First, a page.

In tune with justice

Siddharth Hande Photo: G. Krishnaswamy  

It was 6.30 p.m. at Spaces, and the small place was so crowded that people were spilling out of the venue.

There were children stomping their feet to the tunes, there were adults clapping to the rhythm. And then there was Sofia Ashraf, the host, exploding with energy and excitement, as she announced the different acts for the evening — school bands Aditya and Krsna, stand-up comedians Shyam Renganathan and Bhargav Prasad, mimicry artiste Harish Rajendran, beat-boxer Gokulakrishnan and other artistes, who created magic with their music.

The eighth edition of the Justice Rocks concert, organised by Vettiver Collective, proved to be a fantastic evening of music and live acts. But that is not all that the event was.

At the heart of it, it was a collective of young artistes, who had gotten together over a desire to learn about, and lend their voices to, issues of social and environmental concern. “Entertainment is the key to the whole affair — this not about brain-washing or preaching. This evening is born out of the spirit of irreverence,” said Nityanand Jayaraman, conservationist and researcher, one of the organisers of the event.

He went on to add, “The artistes themselves have attitude. What matters now is how they voice out against these issues they’ve been exposed to.”

The rapper takes the stage

“When Justice Rocks wanted us to perform, we thought why not form a band? But asking someone if they’d like to form a band with you is like asking them out on a date — you don’t know if they are going to say yes, if they really want to, if they are in your league…” laughed Sofia Ashraf, the rap artiste who opened the performance for the evening with her famous ‘Kodaikanal Won’t’.

After she recently quit her advertising job in Mumbai and moved back to her home city, she formed her band, Mallipoo & the Alwas, over Facebook. While she’d known Suren Vikash (vocalist) and Sailesh Ratnakumar (lyricist) from a while ago, she met Anish Joseph Chacko (guitarist) a day before the event and Vinay Ramakrishnan (Cajon) joined them on the day of the gig. “Before this programme, we had a lot of meetings, where we talked about different issues; they changed me. I used to be a hardcore consumerist, but then I realised I don’t need half the things I use,” said Ashraf, right before she launched into ‘Useless’, a song about using less. The troupe also performed a catchy and interactive song, ‘Maratha vetti pota’ (they cut the tree), which was inspired by a tree that, instead of being cut down, was uprooted and rescued.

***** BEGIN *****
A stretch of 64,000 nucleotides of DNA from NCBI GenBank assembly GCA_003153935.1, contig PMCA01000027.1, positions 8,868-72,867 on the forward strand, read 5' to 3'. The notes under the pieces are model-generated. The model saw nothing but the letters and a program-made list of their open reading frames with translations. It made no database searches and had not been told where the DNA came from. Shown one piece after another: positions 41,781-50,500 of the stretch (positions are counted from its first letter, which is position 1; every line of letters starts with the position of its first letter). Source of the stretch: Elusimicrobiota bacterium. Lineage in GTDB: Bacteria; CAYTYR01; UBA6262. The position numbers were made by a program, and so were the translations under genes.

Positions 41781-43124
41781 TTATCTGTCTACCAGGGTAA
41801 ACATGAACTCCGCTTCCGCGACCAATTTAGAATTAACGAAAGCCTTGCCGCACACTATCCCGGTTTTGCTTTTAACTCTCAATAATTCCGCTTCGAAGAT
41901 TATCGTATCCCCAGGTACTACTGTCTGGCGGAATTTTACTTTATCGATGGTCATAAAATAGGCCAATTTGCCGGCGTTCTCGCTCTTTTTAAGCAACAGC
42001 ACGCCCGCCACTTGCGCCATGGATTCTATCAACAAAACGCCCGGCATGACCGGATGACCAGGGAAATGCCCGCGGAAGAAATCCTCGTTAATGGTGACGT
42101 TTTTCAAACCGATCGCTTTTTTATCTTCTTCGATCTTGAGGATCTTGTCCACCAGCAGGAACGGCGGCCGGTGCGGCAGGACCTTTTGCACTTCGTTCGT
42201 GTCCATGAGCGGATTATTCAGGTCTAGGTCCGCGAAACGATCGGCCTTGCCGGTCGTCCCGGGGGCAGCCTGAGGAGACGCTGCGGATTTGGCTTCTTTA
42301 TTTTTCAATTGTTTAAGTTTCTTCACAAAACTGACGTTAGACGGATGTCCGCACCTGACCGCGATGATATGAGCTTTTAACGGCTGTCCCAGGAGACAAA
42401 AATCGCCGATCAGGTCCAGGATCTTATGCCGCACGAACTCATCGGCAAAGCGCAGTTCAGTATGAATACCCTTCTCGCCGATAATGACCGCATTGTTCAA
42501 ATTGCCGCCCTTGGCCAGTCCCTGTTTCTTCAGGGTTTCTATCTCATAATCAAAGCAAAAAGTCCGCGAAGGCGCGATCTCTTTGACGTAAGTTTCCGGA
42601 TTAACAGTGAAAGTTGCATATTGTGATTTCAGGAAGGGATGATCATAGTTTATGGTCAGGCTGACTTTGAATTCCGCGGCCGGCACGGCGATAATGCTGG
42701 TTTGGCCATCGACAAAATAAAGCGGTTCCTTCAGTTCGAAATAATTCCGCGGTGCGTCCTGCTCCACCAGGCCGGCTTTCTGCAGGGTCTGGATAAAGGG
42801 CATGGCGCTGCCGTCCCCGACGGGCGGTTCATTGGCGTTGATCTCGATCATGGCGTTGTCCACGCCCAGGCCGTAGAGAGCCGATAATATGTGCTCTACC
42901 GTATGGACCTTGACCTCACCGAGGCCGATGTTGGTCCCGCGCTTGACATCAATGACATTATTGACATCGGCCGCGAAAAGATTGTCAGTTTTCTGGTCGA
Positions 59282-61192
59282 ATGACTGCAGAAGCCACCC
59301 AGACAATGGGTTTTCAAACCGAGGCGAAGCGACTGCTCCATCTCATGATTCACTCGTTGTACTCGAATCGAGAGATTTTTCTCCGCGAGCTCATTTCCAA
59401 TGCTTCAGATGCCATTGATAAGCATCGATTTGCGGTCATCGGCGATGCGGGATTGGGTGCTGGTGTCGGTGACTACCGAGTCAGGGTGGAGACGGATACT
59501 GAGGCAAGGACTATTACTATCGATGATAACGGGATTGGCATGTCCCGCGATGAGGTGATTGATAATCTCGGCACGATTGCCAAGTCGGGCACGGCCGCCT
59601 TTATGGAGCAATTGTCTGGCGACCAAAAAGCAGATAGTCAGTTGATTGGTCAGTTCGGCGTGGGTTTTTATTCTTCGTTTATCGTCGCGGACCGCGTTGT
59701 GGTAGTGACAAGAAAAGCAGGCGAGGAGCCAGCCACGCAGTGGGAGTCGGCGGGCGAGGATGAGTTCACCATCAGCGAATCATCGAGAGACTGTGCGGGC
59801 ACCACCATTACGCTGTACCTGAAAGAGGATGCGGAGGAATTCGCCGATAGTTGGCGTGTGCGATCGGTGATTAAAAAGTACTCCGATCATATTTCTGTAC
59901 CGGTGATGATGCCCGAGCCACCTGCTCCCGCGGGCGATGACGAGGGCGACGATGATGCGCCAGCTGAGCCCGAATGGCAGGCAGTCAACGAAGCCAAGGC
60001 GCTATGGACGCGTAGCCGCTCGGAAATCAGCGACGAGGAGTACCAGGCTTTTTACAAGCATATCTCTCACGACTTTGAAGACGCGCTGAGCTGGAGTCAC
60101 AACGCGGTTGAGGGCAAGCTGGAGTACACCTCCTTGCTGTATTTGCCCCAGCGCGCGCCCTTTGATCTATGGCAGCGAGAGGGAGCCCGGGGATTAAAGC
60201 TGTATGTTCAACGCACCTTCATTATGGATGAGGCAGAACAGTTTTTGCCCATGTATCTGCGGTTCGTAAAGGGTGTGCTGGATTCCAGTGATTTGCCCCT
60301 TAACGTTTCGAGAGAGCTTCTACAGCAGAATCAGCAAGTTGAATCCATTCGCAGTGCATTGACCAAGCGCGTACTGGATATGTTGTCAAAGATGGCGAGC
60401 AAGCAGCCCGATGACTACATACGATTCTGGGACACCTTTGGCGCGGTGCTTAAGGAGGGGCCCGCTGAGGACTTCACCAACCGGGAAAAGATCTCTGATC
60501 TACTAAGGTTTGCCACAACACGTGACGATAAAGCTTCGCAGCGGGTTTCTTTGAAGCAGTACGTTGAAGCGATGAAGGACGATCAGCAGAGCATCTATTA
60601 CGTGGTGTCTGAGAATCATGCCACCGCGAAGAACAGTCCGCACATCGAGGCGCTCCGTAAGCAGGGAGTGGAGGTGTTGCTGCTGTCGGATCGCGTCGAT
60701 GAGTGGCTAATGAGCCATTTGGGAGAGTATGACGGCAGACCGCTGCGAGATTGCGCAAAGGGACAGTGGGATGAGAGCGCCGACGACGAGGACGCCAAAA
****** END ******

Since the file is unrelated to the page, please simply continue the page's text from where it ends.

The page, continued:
Sofia explains that the benefits of being part of the concert have been two-fold. “I’ve been reading a lot about the issues I’ve been exposed to, and more importantly, I’ve been reading with a critical eye. This has also taught me a lot as a musician, because it is an encouraging platform to perform.”

An acoustic affair

Siddharth Hande has been performing at Justice Rocks since he was in the first year of college. Today, Siddharth is part of a project in Kadapa, Andhra Pradesh, which tries to address female infanticide and foeticide. He is also the founder of two Chennai-based social initiatives — Kabadiwala Connect and Supportive Cities. “It’s been a great space to come and talk about issues. In turn, I think it’s greatly influenced the way we think about a lot of them,” smiled Siddharth, just as he picked up his guitar and created a little magic with his voice. He performed three original numbers, and wrapped it up with one cover — Bob Dylan’s ‘The times they are a-changin’. “Dylan was one of the first artistes I heard when I was getting into the social and environmental justice space; it felt apt.”

Some monkey business

Kurangan, a Tamil rock band, is a four-member outfit. At Justice Rocks, half the band made an appearance, with singer-songwriter Kaber Vasuki on vocals, and music producer and bassist Tiburtius V. Rubin on the guitar. “Most of our songs are about individual tendencies and biases in modern society. ‘Manitha Subhavam’, for example, is about our acceptance of ignorance, while ‘Arasan Enbavan’ tries to empathise with the difficulties of being a ruler and maintaining power,” said Kaber, whose soaring vocals and witty lyrics got people whistling and cheering, till Tiburtius snapped a string. Their collection also included the fun ‘Chennai Paadal’, the riveting ‘Sudhandhiram oru dabba’ and a forceful ‘Samudhayam oru maayam’ which had the whole crowd clapping to the beat.

In the right trade

Prodigious guitarist Vishnu Ramprasad didn’t just perform at the concert for the first time this year; he was also part of the organising committee. “We want to discuss issues which are usually brushed under the carpet. But you can only talk, write and protest so much. The real change stems from within each one of us; there is no better way to express that than through music, dance, art or something that connects everyone.” The Vishnu R Collective, which comprised of Vishnu on guitar and vocals, Soundar Rajan on multiple percussion and Kiran Pai on the mridangam, performed some spell-binding notes. Their music, a fusion of Carnatic music with western influences, was, as explained by Vishnu, their idea of an ideal import, export and perfect collaboration between the east and the west. Their intense performance held the audience in a trance, so much so that when the music died down, the applause refused to.

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Printable version | Apr 22, 2021 11:05:34 PM |

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